Husk Power Systems is also almost entirely backed by social VC funds. This year, Oasis Fund, along with New York-based non-profit Acumen Fund and others invested $1.25 million. Husk, founded by Gyanesh Pandey, Ratnesh Yadav, Charles Ransler and Manoj Sinha, runs and operates 35-100 KW mini power plants, based on rice husk. It electrifies 50,000 off-grid rural homes. "Our investors have been instrumental in helping us streamline proce-sses and plan ahead. We will look at overseas markets such as Africa," says Pandey.

Source: VC Funds, Media Reports and VCCEdge
Neither Rai nor Berkowitz denies the importance of giving financial access to the poor through microfinance. "But it can't be done in isolation," says Rai. Aavishkaar's five MFI investments cover Tamil Nadu (Equitas), Karnataka (Grameen Koota), Maharashtra (Suryoday) and Andhra Pradesh (Basix and Share Microfinance). The strategy is to create access and follow-up with other basic-need businesses. For instance, it invested Rs 50 lakh in Bangalore- based Vaatsalya in 2006 to test scalability of affordable hospitals in semi-urban and rural markets. Vaatsalya, in which Oasis is also an investor, now runs 10 hospitals, each with 60-70 beds, and is profitable. Out of Aavishkaar's portfolio of 22 companies, 17 are social businesses.

The good news for Rai and his ilk is, despite the cloud over microfinance, there is a surge in interest in social businesses. Not just in India. US and European pension trusts, family offices and financial firms such as JP Morgan who traditionally back mainstream VCs now look at social VC funds as viable assets. "Institutional investors are already sold on microfinance. It's a matter of time before they enter the social VC space in a big way," says Berkowitz, who has raised fresh funds for Oasis from such investors.

Impact Investing
India, with its vast rural and under-privileged population, stands to be one of the biggest beneficiaries of this trend. Take a cue from Omidyar Network's activities here. Born in 2004, it has already invested $400 million globally, of which $60 million is in India. Its investments include Comat and d.light design. "Capital follows opportunity. People now realise entrepreneurship at the bottom-of-the-pyramid can impact a lot of people and create wealth," says Jayant Sinha, partner at Omidyar Network India. It intends to deploy $200 million here within five years.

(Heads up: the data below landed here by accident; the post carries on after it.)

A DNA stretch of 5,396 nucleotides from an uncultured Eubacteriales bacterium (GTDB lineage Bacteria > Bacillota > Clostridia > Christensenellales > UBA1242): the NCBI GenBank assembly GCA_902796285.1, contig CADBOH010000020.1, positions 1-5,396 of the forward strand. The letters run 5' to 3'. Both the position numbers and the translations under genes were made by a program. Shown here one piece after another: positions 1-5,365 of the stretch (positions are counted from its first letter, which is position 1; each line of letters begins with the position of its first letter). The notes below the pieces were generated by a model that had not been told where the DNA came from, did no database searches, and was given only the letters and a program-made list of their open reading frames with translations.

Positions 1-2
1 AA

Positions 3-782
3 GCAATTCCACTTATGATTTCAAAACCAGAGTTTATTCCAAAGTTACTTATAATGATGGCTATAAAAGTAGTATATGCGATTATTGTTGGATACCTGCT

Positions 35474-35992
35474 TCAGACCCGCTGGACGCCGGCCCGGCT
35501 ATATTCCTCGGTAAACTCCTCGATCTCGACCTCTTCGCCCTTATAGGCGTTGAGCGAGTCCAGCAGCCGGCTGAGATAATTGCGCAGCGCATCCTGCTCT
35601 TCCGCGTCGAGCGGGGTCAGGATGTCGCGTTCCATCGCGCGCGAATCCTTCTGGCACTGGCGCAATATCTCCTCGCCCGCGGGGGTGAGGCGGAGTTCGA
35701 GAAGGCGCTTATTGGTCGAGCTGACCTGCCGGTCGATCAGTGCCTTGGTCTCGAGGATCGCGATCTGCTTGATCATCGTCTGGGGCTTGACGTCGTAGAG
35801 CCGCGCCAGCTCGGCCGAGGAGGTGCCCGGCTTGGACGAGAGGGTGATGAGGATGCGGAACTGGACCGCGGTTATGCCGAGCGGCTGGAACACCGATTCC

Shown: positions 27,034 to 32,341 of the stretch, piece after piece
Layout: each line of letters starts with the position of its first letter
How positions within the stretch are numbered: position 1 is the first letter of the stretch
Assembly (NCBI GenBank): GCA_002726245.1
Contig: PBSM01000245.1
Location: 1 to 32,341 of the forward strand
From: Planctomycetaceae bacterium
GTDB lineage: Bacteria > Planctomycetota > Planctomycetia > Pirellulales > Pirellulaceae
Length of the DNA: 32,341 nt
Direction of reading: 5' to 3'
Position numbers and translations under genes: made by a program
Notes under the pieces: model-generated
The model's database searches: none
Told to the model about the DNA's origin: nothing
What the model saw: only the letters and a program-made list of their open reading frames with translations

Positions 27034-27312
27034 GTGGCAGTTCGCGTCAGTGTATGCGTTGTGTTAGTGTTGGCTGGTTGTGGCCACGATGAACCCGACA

There is no dearth of capital. A recent report released by US-based Social Investment Forum finds the US alone has 117 alternative social investment vehicles, including social VC funds, which manage $37.8 billion in total assets, a 613 per cent increase from 2007.

The latest to jump on to the social VC bandwagon is Vinod Khosla. He says he will use the $117 million earned from SKS to set up a social VC fund for Africa and Asia. Mainstream VC funds are also likely to follow with their brand of ‘impact investing'. But Nexus, which has investments in d.light design and Suminter Organic Farming, which contracts organic farming to small farmers, says these are not social investments. "The intent is to build scalable businesses with a social impact while generating adequate returns," says Sandeep Singhal, managing director of Nexus.

But he says while most of the due diligence is the same as with other companies, such investments are difficult to gauge for their ability to scale. "In Suminter, we met the farmers in Gujarat and Maharashtra," he says. Seedfund's investment in Vaatsalya was also driven by similar interest. "The only difference in investing in such businesses is you are likely to earn returns in seven years, rather than 3-4," says Anand Lunia, Seedfund's CFO.

By March 2011, social VC investments in India, both by pureplay social VC funds and others, are expected to cross $300 million. It will be a trifle compared to overall VC investments of about $1 billion. But it will be significant enough for social VC funds to fight off their demons and establish a distinct identity.

snigdha dot sengupta at abp dot in